Environmental Protection Agency:
Management Challenges and Budget Observations
GAO-12-149T, Oct 12, 2011
The Environmental Protection Agency (EPA) faces a number of management and budgetary challenges, which are particularly important as Congress seeks to decrease the cost of government while improving its performance. EPA operates in a highly complex and controversial regulatory arena, and its policies and programs affect virtually all segments of the economy, society, and government. From fiscal years 2000 through 2010, the agency's budget rose in nominal terms from $7.8 billion to $10.4 billion, but has remained relatively flat over this period in real terms. This testimony highlights some of the major management challenges and budgetary issues facing a range of EPA programs and activities today. This testimony focuses on (1) management of EPA's workload, workforce, and real property; (2) coordination with other agencies to more effectively leverage limited resources; and (3) observations on the agency's budget justifications. This testimony is based on prior GAO products and analysis..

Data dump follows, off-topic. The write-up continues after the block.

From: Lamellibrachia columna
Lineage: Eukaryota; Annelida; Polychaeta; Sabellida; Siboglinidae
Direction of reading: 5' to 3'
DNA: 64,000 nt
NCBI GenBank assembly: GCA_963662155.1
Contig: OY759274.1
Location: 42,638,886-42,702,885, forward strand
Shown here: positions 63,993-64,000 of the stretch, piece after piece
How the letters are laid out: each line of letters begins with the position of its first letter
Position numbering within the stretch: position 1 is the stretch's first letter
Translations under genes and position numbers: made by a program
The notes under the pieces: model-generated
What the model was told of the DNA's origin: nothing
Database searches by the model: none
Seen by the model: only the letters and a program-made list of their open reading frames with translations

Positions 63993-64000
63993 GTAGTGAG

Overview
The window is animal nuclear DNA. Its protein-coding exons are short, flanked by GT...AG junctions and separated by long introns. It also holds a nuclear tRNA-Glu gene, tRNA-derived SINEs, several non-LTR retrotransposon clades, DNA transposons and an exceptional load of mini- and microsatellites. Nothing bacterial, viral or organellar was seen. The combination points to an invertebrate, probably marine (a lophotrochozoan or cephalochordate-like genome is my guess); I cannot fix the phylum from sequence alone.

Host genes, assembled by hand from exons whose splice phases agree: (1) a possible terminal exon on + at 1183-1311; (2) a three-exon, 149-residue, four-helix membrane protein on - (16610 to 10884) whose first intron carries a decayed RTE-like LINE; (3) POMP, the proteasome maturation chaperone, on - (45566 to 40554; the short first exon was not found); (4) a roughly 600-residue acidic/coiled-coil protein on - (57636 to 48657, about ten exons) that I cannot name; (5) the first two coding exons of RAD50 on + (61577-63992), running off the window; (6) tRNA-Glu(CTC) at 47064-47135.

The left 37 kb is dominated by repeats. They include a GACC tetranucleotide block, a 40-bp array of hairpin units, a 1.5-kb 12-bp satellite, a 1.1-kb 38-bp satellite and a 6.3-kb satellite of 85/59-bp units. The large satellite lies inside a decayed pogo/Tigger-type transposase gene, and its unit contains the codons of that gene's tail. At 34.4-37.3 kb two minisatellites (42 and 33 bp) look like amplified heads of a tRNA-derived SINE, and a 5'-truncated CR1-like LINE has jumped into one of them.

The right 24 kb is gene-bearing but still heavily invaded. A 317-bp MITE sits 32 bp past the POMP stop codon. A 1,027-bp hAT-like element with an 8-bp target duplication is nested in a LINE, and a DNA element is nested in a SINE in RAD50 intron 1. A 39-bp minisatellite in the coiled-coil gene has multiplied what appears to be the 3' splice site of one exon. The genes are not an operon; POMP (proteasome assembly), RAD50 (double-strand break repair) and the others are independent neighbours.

Recent GAO work has identified challenges with EPA's efforts to manage its workload, workforce, and real property and made recommendations to address these challenges. In 2010, GAO reported that EPA had not comprehensively analyzed its workload and workforce since the late 1980s to determine the optimal numbers and distribution of staff agencywide. GAO recommended, among other things, that EPA link its workforce to its strategic plan and establish mechanisms to monitor and evaluate their workforce planning efforts. A 2011 review of EPA's efforts to control contamination at hazardous waste sites found that the program was making progress toward its goals but that EPA had not performed a rigorous analysis of its remaining workload to help inform budget estimates and requests in line with program needs. Regarding real property management--an area that GAO has identified as part of its high-risk series--GAO reported that EPA operated a laboratory enterprise consisting of 37 laboratories housed in 170 buildings and facilities in 30 cities. GAO found that EPA did not have accurate and reliable information on its laboratories to respond to a presidential memorandum directing agencies to accelerate efforts to identify and eliminate excess properties. The report recommended that EPA address management challenges, real property planning decisions, and workforce planning. GAO has reported on opportunities for EPA to better coordinate with other federal and state agencies to help implement its programs. Given the federal deficit and the government's long-term fiscal challenges, it is important that EPA improve its coordination with these agencies to make efficient use of federal resources. In a September 2011 report on the Chesapeake Bay, GAO found that federal and state agencies were not working toward the same strategic goals and recommended that EPA establish a working group or formal mechanism to develop common goals and clarify plans for assessing progress. In a 2009 report on rural water infrastructure, GAO reported that EPA and six other federal agencies had funded water and wastewater projects in the U.S.-Mexico border region. GAO suggested that Congress consider establishing an interagency task force to develop a plan for coordinating this funding. These findings were included in GAO's March 2011 report to Congress in response to a statutory requirement for GAO to identify federal programs with duplicative goals or activities. Periodic GAO reviews of EPA's budget justifications have led to two recurring observations. First, with respect to proposals for new or expanded funding that GAO has examined, EPA has not consistently provided clear justification for the amount of funding requested or information on the management controls that the agency would use to ensure the efficient and effective use of requested funding. Second, GAO's reviews have found that EPA's budget justification documents do not provide information on funds from appropriations in prior years that were not expended and are available for new obligations. Such information could be useful to Congress because these funds could partially offset the need for new funding. The work cited in this testimony made a number of recommendations intended to address management and related budget challenges, including improving the agency's workforce and workload planning, as well as its coordination with other federal agencies. EPA generally agreed with these recommendations.